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Boise State, Micron Foundation Partner to Educate New Generation of Math and Science Teachers

Boise State University and the Micron Foundation have teamed up to entice Idaho’s brightest science, technology, engineering, and mathematics (STEM) students into the state’s classrooms as a new generation of teachers who excel in technical subjects.

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Boise State University and the Micron Foundation have teamed up to entice Idaho’s brightest science, technology, engineering, and mathematics (STEM) students into the state’s classrooms as a new generation of teachers who excel in technical subjects.

The new program, called IDoTeach, is designed to meet a desperate need for Idaho science and math teachers in coming years by attracting a largely untapped pool of talented college students majoring in STEM subjects into secondary education careers.

“This is a significant shift in the way we prepare math and science teachers,” said Louis Nadelson, a Boise State education professor who is part of the team spearheading the creation of the IDoTeach program at Boise State. “We’ve found that many students majoring in STEM are interested in teaching but do not pursue it as a career for a variety of reasons. This program will help identify those students early in their academic career so we can foster and support any interest in teaching and hopefully guide these technically-minded students into careers as teachers.”

With $300,000 in initial funding from the Micron Foundation, IDoTeach will replicate an innovative and highly successful teacher preparation program created at the University of Texas at Austin that has been duplicated at 29 universities around the country, including University of California, Berkeley, Louisiana State University, University of Houston and Florida State University. IDoTeach is the only replica of the University of Texas program in the eight-state Pacific Northwest and Northern Rocky Mountain region of the country.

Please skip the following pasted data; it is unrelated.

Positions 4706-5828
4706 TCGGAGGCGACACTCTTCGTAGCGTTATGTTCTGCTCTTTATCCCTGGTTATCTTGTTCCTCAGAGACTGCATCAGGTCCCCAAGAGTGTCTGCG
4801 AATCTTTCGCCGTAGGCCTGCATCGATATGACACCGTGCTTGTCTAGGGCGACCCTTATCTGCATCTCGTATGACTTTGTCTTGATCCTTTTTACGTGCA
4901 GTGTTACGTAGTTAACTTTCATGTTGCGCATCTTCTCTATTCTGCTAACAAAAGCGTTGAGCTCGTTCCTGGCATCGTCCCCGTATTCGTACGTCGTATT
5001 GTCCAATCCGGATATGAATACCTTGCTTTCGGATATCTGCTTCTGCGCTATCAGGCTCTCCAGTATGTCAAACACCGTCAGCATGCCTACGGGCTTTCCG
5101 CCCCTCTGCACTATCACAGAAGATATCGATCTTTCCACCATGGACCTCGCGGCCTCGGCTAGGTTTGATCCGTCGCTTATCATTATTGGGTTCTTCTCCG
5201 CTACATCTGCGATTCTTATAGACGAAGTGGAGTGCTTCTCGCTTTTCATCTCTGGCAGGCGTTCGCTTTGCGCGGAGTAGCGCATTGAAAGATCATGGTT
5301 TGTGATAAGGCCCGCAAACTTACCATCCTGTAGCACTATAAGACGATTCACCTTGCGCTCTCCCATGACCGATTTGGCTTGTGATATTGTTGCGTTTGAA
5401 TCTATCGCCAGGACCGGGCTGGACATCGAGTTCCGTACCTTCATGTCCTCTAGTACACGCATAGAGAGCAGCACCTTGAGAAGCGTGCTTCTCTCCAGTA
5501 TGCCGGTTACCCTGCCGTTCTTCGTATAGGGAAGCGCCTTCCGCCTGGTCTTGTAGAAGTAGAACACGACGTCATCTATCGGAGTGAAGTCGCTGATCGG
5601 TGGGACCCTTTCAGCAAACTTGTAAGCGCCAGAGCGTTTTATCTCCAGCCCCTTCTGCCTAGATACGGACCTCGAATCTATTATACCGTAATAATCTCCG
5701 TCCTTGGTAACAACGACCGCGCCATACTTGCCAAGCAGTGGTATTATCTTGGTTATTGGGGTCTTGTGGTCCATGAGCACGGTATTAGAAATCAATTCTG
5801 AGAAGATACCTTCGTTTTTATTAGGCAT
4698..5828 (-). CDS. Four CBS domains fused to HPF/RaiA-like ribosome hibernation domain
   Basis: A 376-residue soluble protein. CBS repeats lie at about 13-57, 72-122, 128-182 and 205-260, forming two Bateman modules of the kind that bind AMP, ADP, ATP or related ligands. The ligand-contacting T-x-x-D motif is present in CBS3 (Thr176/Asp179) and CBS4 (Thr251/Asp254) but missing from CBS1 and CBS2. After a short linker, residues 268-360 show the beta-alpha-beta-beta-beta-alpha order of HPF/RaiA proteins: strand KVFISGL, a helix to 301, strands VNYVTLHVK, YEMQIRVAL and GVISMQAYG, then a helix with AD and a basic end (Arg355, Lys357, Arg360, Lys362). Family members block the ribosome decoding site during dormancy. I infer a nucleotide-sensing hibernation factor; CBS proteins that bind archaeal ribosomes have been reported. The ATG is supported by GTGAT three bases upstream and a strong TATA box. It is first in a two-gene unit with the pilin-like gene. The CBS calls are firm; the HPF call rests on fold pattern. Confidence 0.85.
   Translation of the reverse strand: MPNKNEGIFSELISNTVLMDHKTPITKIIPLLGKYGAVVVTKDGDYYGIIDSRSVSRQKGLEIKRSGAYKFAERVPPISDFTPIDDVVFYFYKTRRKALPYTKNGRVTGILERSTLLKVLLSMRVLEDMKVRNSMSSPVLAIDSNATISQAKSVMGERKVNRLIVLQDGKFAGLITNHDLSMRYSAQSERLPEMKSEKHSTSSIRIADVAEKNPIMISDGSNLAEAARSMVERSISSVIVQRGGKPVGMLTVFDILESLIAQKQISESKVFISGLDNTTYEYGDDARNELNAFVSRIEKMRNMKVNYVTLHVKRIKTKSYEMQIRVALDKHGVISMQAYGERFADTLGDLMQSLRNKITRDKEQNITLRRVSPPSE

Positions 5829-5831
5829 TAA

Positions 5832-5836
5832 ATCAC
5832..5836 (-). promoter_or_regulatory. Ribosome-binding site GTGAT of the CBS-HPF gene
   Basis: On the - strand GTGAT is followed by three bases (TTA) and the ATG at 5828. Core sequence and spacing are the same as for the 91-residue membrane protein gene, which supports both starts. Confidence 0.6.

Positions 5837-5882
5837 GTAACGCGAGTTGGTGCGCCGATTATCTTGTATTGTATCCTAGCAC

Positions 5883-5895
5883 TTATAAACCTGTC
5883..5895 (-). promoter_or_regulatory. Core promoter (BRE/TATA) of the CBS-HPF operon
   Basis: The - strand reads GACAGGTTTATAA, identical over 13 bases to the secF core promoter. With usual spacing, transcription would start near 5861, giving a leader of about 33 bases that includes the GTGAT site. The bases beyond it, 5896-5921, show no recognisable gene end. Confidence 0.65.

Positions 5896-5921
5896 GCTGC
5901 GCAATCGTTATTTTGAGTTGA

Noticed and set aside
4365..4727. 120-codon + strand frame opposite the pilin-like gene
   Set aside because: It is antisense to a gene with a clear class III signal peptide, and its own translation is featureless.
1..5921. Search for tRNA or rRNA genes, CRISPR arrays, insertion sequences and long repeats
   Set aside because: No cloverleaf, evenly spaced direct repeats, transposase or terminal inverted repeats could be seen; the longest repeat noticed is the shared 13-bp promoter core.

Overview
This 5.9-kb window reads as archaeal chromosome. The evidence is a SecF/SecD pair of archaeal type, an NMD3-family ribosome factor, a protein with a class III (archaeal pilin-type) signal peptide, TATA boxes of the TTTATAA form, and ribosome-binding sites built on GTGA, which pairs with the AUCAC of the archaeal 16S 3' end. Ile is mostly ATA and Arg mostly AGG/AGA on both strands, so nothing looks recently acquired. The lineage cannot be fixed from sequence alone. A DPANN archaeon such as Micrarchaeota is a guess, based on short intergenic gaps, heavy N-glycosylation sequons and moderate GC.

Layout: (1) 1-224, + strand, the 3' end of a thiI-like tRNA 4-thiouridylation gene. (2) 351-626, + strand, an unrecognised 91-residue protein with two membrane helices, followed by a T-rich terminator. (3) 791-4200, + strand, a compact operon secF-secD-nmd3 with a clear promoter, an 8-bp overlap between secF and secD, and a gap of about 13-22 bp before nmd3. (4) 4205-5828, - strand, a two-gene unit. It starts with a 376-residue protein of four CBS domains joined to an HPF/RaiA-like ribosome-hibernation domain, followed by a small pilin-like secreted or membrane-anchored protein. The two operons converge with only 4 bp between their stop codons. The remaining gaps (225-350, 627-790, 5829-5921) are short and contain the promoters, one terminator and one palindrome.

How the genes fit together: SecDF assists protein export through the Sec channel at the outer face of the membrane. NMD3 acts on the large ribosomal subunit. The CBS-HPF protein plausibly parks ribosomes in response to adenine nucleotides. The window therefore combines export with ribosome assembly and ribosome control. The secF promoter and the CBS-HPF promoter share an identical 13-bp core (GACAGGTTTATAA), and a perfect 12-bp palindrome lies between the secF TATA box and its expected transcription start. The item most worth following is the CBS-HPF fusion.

“The Micron Foundation is excited to support the IDoTeach program at Boise State as we believe educators can inspire students to pursue a world full of possibilities,” said Dee Mooney, executive director of the Micron Foundation. “These future educators with their solid STEM backgrounds will further bring hands-on and real-world applications into the classroom, sparking a passion in the next generation of scientists, engineers and mathematicians.”

The Micron Foundation’s support of IDoTeach is the latest strong history of support for education and Boise State.

Nadelson said a 2009 survey of Idaho principals, superintendents and administrators indicated a need for approximately 500 math teachers and 400 science teachers in the near term. That number is likely to grow over time due to population growth, expanded academic requirements in these subjects, teacher retirement and the increasingly technical nature of society in general. To meet that demand with qualified teachers, IDoTeach is designed to attract the widest range of bright science, mathematics, and computer science majors, prepare them with an advanced field-intensive curriculum, and retain them as teachers through support and ongoing professional development.

Through the IDoTeach program, underclass STEM majors who are interested in teaching will be trained and have the opportunity to teach fundamental math and science lessons to elementary and junior high school students. Those interested in obtaining a teacher certificate may then apply to for full enrollment in the IDoTeach program where they will be able to pursue a degree in a STEM discipline and become certified as a secondary teacher.

Much of the funding will be used for student scholarships and stipends for mentor teachers who will oversee these students in their K-12 classrooms. Additionally, a team of master teachers, K-12 teachers who will become Boise State clinical faculty members, will be involved in teaching the core curriculum of the program.

“This is a pipeline issue that includes the development of a strong student understanding of science and math before college. Without that understanding, the pipeline begins to leak and crumble,” said Nadelson. “By creating this program in Idaho, Boise State is being progressive and active in its approach to addressing this challenging problem and doing it with a program that is proven to be successful.”